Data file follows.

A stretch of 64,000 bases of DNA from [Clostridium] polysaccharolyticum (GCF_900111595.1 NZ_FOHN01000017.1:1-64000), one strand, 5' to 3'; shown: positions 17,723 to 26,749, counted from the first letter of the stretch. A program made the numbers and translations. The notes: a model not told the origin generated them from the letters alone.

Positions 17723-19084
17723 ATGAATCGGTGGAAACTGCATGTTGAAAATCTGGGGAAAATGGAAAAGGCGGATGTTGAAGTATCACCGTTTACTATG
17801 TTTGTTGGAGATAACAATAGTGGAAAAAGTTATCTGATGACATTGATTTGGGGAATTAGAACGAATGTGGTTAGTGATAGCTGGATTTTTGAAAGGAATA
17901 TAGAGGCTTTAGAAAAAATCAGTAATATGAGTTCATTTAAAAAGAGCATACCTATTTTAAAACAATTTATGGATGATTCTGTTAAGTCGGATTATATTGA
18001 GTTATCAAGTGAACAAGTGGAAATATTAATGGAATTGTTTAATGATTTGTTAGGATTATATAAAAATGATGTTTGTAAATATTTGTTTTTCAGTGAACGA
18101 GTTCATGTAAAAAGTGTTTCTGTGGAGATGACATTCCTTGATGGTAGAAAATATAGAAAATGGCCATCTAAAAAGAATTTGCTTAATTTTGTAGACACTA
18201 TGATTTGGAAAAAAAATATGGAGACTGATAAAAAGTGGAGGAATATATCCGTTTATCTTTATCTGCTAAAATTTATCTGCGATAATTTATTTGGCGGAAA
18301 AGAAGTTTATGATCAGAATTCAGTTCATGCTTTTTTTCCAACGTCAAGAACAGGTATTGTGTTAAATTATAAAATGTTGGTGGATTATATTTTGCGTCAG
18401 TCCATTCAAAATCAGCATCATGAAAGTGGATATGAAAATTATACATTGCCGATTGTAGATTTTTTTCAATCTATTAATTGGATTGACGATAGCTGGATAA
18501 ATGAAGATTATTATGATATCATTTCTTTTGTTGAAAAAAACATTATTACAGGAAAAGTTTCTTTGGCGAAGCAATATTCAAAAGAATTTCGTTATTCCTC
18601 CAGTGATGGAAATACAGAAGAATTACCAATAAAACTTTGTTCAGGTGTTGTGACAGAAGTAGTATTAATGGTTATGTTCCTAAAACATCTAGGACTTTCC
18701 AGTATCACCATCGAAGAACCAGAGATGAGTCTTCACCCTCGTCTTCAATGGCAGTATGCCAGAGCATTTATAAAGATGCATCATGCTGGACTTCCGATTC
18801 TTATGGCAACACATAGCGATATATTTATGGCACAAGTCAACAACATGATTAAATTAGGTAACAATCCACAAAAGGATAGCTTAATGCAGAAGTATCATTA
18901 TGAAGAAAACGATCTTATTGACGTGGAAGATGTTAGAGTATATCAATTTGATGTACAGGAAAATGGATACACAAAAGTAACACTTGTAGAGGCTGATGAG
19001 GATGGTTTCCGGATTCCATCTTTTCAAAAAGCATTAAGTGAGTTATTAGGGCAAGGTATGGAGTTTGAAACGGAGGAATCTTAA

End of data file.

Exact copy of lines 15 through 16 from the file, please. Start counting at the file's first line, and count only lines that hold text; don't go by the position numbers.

18901 TGAAGAAAACGATCTTATTGACGTGGAAGATGTTAGAGTATATCAATTTGATGTACAGGAAAATGGATACACAAAAGTAACACTTGTAGAGGCTGATGAG
19001 GATGGTTTCCGGATTCCATCTTTTCAAAAAGCATTAAGTGAGTTATTAGGGCAAGGTATGGAGTTTGAAACGGAGGAATCTTAA